Previous data from our institution suggest that imaging evidence of extracapsular extension, identified on pretreatment CT scans, independently predicts for worse distant control and survival for oropharyngeal squamous cell cancer (OPC) patients undergoing radiation therapy. In this present study, we sought to validate these findings in non-OPC head and neck squamous cell cancers.
Jerry T. Liu, MD, Benjamin H. Kann, BS, Michael Buckstein, MD, PhD, Richard Bakst, MD, Eric Genden, MD, Marshall Posner, MD, Peter Som, MD, Vishal Gupta, MD; Icahn School of Medicine at Mount Sinai
Background: Pathologic extracapsular extension (pECE) in locally advanced head and neck squamous cell cancers (HNCs) is associated with poor prognosis. Previous data from our institution suggest that imaging evidence of extracapsular extension (rECE), identified on pretreatment CT scans, independently predicts for worse distant control and survival for oropharyngeal squamous cell cancer (OPC) patients undergoing radiation therapy. In this present study, we sought to validate these findings in non-OPC HNCs.
Methods: From our departmental database, 121 patients with locally advanced (cN+) non-OPC HNCs were treated in our department with definitive or adjuvant radiation therapy (± induction chemotherapy and/or concurrent chemotherapy) from 2006–2012. Thirteen patients had recurrent disease at presentation, seven patients discontinued treatment due to noncompliance or other factors, two patients underwent reirradiation of the treated region, and three patients did not have accessible pretreatment CT studies. The remaining 96 patients (nasopharynx [n = 18], hypopharynx [n = 16], larynx [n = 22], oral cavity/lip [n = 24], nasal cavity/sinus [n = 3], and unknown primary [n = 13]) were selected for this study, and all pretreatment CT studies were reviewed by our head/neck radiologist for evidence of rECE. Patients were stratified by presence of rECE, age, gender, race (black vs nonblack), smoking history (≥ 10 vs < 10 pack-years), Eastern Cooperative Oncology Group (ECOG) performance status (PS), T-stage, N-stage, overall stage, and treatment type. Univariate and multivariate analyses were performed regarding the impact of these factors on locoregional control (LRC), distant control (DC), progression-free survival (PFS), and overall survival (OS). Patients who underwent initial neck dissection (n = 42) were analyzed for the sensitivity, specificity, positive predictive value (PPV), and negative predictive value (NPV) of rECE as a predictor for pECE.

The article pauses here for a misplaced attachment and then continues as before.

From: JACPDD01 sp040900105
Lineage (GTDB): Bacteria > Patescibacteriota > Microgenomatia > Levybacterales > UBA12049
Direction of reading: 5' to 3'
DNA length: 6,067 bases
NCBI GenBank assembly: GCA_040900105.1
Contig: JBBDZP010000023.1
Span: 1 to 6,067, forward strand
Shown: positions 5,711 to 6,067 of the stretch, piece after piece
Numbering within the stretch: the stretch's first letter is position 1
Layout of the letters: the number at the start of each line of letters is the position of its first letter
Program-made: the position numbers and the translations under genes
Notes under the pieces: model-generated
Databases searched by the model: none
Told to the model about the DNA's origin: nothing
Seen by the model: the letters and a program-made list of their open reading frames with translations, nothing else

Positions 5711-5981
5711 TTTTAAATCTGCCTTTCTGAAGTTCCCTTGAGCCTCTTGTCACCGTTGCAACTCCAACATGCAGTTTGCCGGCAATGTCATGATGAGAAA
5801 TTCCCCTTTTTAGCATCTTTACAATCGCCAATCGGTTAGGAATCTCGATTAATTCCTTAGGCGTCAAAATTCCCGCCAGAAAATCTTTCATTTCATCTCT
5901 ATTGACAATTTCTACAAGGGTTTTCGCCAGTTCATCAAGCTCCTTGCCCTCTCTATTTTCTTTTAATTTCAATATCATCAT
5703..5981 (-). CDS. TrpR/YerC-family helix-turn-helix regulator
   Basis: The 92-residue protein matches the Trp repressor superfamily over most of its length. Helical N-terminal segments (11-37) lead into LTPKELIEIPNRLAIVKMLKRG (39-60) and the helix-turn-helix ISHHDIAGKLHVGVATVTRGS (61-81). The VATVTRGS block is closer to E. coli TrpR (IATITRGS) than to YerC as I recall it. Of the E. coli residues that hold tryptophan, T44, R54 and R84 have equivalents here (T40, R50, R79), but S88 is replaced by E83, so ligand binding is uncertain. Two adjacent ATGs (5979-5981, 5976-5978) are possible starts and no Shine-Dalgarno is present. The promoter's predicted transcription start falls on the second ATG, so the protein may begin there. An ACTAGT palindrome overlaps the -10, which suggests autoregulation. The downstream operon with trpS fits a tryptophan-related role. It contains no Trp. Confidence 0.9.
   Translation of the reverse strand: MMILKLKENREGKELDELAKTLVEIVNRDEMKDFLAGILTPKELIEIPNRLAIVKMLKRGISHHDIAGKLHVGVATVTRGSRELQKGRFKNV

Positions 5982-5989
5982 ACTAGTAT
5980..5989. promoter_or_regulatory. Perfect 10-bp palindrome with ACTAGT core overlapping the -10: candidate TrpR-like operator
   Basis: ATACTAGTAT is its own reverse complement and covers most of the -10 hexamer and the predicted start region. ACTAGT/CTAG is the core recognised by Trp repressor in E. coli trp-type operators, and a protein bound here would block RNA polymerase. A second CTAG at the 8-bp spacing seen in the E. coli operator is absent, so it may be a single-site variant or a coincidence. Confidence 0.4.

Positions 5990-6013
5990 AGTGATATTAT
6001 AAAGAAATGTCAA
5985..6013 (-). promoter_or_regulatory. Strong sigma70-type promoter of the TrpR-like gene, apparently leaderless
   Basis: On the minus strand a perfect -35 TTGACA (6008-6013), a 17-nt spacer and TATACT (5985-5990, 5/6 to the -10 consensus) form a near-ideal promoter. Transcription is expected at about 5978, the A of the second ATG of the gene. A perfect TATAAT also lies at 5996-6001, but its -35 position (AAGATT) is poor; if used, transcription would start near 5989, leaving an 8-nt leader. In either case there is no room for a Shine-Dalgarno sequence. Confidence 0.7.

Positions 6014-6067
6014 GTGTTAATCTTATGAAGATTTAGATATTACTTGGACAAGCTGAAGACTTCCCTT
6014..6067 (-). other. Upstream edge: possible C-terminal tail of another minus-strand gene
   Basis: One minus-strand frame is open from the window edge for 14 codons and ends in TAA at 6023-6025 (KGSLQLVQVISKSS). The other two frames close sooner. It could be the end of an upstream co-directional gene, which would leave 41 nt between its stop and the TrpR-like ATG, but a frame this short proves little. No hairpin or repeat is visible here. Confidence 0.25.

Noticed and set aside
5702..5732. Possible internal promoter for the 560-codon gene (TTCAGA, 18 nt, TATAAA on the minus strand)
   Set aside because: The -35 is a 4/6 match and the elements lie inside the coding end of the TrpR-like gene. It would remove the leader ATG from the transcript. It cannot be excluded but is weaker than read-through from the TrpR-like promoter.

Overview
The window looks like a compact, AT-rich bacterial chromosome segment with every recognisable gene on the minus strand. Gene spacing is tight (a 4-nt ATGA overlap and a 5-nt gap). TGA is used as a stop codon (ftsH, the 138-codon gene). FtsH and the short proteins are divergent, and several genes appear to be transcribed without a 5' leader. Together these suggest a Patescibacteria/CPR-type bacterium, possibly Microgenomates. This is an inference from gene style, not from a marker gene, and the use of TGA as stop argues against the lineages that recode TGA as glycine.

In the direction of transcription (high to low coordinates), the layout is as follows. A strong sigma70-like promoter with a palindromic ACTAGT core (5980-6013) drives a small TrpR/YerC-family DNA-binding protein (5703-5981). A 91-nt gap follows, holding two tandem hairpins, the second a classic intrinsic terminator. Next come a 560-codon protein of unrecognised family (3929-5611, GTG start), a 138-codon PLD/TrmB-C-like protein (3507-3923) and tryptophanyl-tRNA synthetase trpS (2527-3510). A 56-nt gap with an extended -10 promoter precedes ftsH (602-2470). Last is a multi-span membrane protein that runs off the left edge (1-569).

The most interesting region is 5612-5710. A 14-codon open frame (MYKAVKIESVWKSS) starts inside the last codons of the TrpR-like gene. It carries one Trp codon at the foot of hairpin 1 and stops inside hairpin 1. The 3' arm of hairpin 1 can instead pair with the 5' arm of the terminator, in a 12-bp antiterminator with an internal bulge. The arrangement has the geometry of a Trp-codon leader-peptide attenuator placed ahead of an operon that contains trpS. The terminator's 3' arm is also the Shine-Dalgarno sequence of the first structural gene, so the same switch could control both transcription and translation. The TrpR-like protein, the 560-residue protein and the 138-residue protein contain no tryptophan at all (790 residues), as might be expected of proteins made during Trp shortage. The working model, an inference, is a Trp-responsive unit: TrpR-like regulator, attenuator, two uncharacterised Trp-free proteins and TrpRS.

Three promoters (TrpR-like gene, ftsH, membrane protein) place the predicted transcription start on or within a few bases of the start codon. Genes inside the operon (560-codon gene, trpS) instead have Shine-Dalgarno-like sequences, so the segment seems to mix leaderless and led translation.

Results: At a median follow-up of 27 months (range: 3–94 mo), 56 (58%) patients had rECE and 40 (42%) did not. These groups were well balanced for median age, gender, race, smoking history, PS, and treatment type. Patients with rECE were more likely to have cN2–3 disease versus those without rECE (86% vs 75%, respectively; P = .028). Patients with rECE had significantly worse LRC (3-yr: 67% vs 88%; P = .032), DC (3-yr: 69% vs 88%; P = .017), PFS (3-yr: 57% vs 79%; P = .017), and OS (3-yr: 57% vs 87%; P = .018). On multivariate analysis, rECE was found to be an independent predictor for worse LRC (hazard ratio [HR] = 3.83; 95% confidence interval [CI], 1.36–10.79), DC (HR = 3.71; 95% CI, 1.24–11.12), PFS (HR = 2.70; 95% CI, 1.19–6.11), and OS (HR = 2.87; 95% CI, 1.06–7.81). For patients who underwent definitive surgery, the sensitivity, specificity, PPV, and NPV of rECE to predict for pECE were 70%, 67%, 79%, and 56% respectively.
Conclusions: As previously reported for OPC, presence of rECE, compared with lack of rECE, portends worse prognosis for patients with non-OPC HNCs undergoing definitive or adjuvant radiation therapy. For these patients, presence of rECE is an independent predictor for worse LRC, DC, PFS, and OS. Further studies, with larger cohorts and longer follow-up, are needed to validate these findings and determine how rECE can be used to guide clinical management in these patients.
Proceedings of the 96th Annual Meeting of the American Radium Society - americanradiumsociety.org